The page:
Thursday, January 23, 2020

SMFS Members Published in Flash Bang Mysteries: Winter 2020

SMFS list members are published in the just released Flash Bang Mysteries: Winter 2020  issue. The members in this 18th issue are:

Herschel Cozine with “Generation Gap.” This tale is the Cover Story as well as the “Editor’s Choice” selection.

Robert Petyo with “Time’s Up.”

Sunday, January 19, 2020

A Short Walk Down A Dark Street: Issue 87

As posted by Peter DiChellis to our SMFS list,
With my Wordpress access back on track, this week’s blog keeps on rolling for short mystery and crime fiction with links to reviews, releases, free reads, and more.
Includes: A collection of previously uncollected stories by Patricia Highsmith (best known, of course, for The Talented Mr. Ripley and Strangers on a Train).
Plus: The acquisitions editor at Pulp Literature (paying market, open for submission in all genres) gives quick tips on Developing Strong Characters, Forcing Impossible Choices in Act II, and Two Exercises for Sparking Original Ideas.
A short walk down a dark street (#87). Celebrating short mystery and crime fiction.
Best wishes,

SMFS Members Published in Mystery Readers Journal Private Eyes II

Several SMFS members have published works in The Mystery Readers Journal: Private Eyes II (Volume 35, No. 4) now out from Mystery Readers International. The read is in print and pdf  formats on their website. The SMFS members in the issue are:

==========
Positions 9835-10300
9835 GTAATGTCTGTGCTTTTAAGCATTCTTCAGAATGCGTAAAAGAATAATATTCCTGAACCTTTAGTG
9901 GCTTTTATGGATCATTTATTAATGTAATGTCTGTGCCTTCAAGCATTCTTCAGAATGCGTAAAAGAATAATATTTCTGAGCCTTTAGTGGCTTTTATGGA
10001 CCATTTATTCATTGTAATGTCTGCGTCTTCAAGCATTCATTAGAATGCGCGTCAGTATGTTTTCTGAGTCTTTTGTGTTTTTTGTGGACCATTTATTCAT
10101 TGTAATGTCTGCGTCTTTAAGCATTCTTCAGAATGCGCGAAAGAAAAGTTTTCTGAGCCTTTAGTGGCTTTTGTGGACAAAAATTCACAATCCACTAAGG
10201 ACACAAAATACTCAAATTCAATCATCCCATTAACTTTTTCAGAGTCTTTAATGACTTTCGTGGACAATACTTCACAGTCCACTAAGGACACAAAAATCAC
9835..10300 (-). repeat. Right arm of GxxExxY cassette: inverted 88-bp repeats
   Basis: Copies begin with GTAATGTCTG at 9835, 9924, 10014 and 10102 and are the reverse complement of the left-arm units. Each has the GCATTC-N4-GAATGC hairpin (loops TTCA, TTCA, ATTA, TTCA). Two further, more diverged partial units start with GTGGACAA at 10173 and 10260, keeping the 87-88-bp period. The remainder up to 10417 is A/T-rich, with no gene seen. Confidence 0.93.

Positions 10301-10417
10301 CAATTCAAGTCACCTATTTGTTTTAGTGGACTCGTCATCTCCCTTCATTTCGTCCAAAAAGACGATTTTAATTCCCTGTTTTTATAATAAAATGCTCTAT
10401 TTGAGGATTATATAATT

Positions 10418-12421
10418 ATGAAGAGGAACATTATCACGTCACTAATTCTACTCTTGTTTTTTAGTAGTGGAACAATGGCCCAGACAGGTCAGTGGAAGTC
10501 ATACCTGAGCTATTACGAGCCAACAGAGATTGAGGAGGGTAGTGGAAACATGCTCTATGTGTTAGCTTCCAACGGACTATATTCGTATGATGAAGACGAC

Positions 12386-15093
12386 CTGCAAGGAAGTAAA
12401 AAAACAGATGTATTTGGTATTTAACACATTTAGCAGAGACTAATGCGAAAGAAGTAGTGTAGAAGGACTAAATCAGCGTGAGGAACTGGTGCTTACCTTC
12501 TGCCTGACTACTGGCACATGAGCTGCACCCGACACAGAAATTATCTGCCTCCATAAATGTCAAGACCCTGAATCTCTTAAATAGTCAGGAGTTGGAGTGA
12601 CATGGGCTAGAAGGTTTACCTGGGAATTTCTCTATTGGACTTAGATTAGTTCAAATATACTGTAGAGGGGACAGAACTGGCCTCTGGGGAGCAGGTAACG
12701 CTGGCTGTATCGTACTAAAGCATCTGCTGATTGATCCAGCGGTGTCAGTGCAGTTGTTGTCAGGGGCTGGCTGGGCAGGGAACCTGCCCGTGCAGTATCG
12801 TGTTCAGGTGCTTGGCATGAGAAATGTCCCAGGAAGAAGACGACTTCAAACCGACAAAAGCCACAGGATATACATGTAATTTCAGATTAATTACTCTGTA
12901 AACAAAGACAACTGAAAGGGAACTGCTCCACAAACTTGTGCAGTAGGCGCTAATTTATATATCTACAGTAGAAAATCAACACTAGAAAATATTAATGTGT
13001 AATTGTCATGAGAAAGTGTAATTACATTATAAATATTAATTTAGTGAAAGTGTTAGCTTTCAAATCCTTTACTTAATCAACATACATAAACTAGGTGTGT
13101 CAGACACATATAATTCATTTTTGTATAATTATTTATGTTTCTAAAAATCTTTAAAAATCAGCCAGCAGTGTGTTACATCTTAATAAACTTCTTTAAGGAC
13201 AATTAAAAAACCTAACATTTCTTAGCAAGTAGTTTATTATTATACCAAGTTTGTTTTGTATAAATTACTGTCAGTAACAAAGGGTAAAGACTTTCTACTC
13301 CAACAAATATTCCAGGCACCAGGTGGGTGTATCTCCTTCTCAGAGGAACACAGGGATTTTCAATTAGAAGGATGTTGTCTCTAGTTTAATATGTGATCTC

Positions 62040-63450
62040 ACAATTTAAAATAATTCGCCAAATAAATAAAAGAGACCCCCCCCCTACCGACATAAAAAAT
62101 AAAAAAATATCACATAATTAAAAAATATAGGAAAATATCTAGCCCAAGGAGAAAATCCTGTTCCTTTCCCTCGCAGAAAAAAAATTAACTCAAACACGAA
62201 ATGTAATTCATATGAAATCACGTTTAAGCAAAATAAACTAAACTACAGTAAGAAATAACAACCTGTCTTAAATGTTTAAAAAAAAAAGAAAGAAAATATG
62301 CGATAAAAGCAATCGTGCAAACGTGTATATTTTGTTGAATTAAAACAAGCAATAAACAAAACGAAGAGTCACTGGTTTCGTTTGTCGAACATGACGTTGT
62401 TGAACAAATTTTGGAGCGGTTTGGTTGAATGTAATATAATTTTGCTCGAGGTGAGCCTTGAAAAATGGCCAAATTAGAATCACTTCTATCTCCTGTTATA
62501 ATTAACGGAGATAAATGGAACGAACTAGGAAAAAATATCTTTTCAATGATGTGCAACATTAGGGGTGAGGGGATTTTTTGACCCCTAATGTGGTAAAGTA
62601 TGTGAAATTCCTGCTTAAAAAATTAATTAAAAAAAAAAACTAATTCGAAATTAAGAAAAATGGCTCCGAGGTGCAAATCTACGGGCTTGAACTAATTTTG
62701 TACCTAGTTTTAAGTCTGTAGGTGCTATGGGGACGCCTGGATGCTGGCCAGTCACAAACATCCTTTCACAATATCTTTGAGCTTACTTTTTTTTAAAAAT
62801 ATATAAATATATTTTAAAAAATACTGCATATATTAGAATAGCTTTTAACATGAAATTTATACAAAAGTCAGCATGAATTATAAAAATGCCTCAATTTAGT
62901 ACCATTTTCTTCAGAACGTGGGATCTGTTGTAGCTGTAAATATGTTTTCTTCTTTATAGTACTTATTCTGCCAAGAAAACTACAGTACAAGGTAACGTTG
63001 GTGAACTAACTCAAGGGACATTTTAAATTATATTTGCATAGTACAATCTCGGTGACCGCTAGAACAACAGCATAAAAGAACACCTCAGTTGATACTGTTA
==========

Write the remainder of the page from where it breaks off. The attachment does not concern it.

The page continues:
Jim Doherty with “Hard-Boiled Halley” as well as “The Private Dicks Decalaogue.”

Paul D. Marks with “Knights in Tarnished Armor.”

M. A. Monnin with “A 30 Minute Dose of Gumshoe.”

Andrew Welsh-Huggins with “Discovering A Columbus Private Eye.”

Website Synopsis: 

§  Mr. Daly, Mr. Hammett and a Paternity Test by Kevin Burton Smith
§  Solving Life Itself: Why We Still Love Robert B. Parker’s PIs by Jodi Compton
§  A 30-Minute Dose of Gumshoe by M.A. Monnin
§  Pushing the Private Eye Envelope by Jonathan Woods
§  San Francisco’s Finest—Candy Matson, Yukon 2-8209 by Jack French
§  Hard-Boiled Halley by Jim Doherty
§  The Private Eye as Cold-Warrior: Hammer vs. the Hammer and Sickle by J. L. Abramo
§  Best Places to Buy Burner Phones by Rona Bell